Tesco posted flat like-for-like sales in Ireland in the 19 weeks to January 5, having been impacted by intense competition.
The British retailer said there had been ‘intense’ couponing activity, and that sales last year had been strong meaning there was a tough comparison for this year’s figures.
“In a more competitive market... customers responded well to our Christmas offer with positive volumes across key fresh categories,” Tesco said.
Aldi issued a more upbeat Irish update, saying it had its busiest Christmas ever, with the week before the festive season seeing sales jump 10pc year-on-year.
The German discounter said it had an extra 350,000 shoppers through the door in the run up to Christmas.
UK retailers have endured their worst Christmas trading season in a decade.
High street names from Halfords to M&S reported challenging conditions as British consumers kept a tight rein on their finances.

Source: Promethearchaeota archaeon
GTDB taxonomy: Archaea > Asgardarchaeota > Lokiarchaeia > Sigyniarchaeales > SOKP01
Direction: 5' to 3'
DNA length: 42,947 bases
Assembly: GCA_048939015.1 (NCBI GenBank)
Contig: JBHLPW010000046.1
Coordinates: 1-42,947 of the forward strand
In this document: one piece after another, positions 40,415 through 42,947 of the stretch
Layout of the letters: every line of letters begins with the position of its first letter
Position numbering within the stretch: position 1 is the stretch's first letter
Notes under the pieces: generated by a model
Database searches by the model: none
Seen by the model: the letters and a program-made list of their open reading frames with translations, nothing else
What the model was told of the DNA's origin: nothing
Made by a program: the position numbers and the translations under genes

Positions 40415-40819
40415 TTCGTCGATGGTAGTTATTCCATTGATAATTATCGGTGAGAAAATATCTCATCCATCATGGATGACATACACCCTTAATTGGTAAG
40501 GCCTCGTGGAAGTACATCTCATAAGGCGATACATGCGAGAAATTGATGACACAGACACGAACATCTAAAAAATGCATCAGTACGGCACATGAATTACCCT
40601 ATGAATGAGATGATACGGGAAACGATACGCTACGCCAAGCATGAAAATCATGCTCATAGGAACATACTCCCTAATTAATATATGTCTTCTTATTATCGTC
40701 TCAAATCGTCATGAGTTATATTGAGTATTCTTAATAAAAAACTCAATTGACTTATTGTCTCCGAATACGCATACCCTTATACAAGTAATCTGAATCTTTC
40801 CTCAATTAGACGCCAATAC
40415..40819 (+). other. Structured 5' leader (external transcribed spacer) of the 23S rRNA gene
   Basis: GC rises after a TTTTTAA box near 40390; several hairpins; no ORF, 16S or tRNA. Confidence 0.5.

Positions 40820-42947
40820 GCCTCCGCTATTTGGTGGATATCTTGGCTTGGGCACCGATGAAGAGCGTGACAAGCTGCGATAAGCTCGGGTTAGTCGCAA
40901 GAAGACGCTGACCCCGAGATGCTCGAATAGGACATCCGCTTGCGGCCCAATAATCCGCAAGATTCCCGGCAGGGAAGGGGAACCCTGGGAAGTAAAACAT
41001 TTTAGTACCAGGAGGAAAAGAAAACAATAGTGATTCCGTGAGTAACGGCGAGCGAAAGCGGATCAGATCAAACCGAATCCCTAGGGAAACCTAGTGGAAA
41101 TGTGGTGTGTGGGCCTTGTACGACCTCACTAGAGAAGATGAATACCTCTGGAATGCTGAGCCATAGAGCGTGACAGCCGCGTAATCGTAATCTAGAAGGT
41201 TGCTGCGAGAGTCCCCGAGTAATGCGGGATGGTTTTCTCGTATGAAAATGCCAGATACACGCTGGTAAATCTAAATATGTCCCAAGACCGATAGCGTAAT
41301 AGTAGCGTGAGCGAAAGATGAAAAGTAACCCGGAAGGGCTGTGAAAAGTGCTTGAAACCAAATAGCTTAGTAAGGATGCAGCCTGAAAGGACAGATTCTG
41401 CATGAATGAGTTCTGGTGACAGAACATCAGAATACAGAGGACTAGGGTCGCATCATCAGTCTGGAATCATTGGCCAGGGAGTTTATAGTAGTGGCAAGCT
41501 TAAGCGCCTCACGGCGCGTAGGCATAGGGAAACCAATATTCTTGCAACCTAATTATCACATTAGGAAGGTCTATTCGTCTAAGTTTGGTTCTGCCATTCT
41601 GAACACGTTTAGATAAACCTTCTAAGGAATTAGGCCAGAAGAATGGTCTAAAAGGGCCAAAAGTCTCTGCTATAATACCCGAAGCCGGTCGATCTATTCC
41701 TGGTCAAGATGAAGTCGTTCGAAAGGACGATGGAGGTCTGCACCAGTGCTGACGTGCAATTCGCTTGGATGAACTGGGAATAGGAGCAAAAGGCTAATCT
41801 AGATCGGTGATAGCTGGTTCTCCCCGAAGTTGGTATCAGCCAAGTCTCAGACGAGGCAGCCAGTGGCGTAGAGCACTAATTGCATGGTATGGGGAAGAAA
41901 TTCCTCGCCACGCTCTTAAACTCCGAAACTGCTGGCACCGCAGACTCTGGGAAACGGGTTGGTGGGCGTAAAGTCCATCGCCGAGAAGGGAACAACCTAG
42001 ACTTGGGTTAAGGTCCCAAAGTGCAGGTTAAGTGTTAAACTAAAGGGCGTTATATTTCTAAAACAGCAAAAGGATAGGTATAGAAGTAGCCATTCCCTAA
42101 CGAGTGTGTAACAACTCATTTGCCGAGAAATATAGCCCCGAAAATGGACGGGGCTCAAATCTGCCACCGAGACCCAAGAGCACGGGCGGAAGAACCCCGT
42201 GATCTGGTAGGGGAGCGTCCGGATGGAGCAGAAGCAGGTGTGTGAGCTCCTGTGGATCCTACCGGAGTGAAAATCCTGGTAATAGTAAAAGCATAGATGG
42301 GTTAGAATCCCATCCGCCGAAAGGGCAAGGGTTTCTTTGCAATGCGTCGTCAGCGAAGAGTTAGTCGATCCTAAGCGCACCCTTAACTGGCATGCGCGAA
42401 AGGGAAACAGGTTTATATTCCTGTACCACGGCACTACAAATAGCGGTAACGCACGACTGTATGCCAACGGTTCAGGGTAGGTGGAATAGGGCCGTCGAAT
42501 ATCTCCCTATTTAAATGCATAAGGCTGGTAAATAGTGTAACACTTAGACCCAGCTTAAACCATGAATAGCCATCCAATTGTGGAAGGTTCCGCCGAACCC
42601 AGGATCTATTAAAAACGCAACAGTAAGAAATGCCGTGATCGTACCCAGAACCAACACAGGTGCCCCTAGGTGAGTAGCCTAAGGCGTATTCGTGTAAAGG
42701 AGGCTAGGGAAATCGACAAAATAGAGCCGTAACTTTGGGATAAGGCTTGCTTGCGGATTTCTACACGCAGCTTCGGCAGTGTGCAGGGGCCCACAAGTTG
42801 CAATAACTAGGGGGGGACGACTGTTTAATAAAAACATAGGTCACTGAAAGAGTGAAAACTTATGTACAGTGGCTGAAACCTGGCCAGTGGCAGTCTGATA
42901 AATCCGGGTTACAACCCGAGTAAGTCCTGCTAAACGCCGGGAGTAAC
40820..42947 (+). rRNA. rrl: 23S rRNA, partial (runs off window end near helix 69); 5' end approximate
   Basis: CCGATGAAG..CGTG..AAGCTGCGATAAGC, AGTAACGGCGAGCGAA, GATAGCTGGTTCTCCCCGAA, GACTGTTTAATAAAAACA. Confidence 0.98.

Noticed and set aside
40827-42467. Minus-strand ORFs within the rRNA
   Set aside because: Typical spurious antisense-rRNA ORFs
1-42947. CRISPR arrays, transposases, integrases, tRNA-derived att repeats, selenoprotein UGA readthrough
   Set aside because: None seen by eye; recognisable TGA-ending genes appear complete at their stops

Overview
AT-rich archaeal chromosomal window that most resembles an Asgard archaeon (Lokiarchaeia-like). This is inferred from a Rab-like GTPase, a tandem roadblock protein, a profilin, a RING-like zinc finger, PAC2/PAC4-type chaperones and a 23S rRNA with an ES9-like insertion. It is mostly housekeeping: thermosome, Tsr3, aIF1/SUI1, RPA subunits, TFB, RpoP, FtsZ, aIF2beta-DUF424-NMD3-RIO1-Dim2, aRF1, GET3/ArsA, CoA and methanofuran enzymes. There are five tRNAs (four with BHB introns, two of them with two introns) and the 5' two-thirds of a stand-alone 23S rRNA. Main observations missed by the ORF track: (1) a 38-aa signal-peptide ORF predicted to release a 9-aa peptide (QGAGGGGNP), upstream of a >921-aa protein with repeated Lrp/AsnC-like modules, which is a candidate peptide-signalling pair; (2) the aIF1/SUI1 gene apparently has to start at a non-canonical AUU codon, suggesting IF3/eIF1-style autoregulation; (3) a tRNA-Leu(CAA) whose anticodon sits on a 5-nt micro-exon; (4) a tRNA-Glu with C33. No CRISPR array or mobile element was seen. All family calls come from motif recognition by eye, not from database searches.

Shares in Halfords plunged as much as 25pc as it warned of difficult conditions and cut its profit forecast.
Tesco fared better than most in the UK, but it still cited tough trading conditions.
Still, it had its best Christmas in 10 years in the UK, with like-for-like sales rising 2.2pc in the six weeks to the beginning of January.
Marks & Spencer saw its like-for-like sales fall by 2.2pc in the 13 weeks to December 29.
Like-for-like sales at Debenhams in the 18 weeks to January 5 tumbled 5.7pc.
Debenhams said it’s now in talks with lenders to strike a refinancing deal. Shares in the embattled chain plummeted more than 12pc, giving it a market capitalisation of just £60.6m (€67.1m).
With Britain heading for a potentially messy exit from the European Union at the end of March, consumer spending is drying up, exposing the weakness of many major retailers which are having to sacrifice profits in the quest for sales.
The brutal conditions come as the industry struggles to keep pace with consumers moving online, meaning many are weighed down with excess and costly store space as they invest in distribution centres and logistics.
Additional reporting Reuters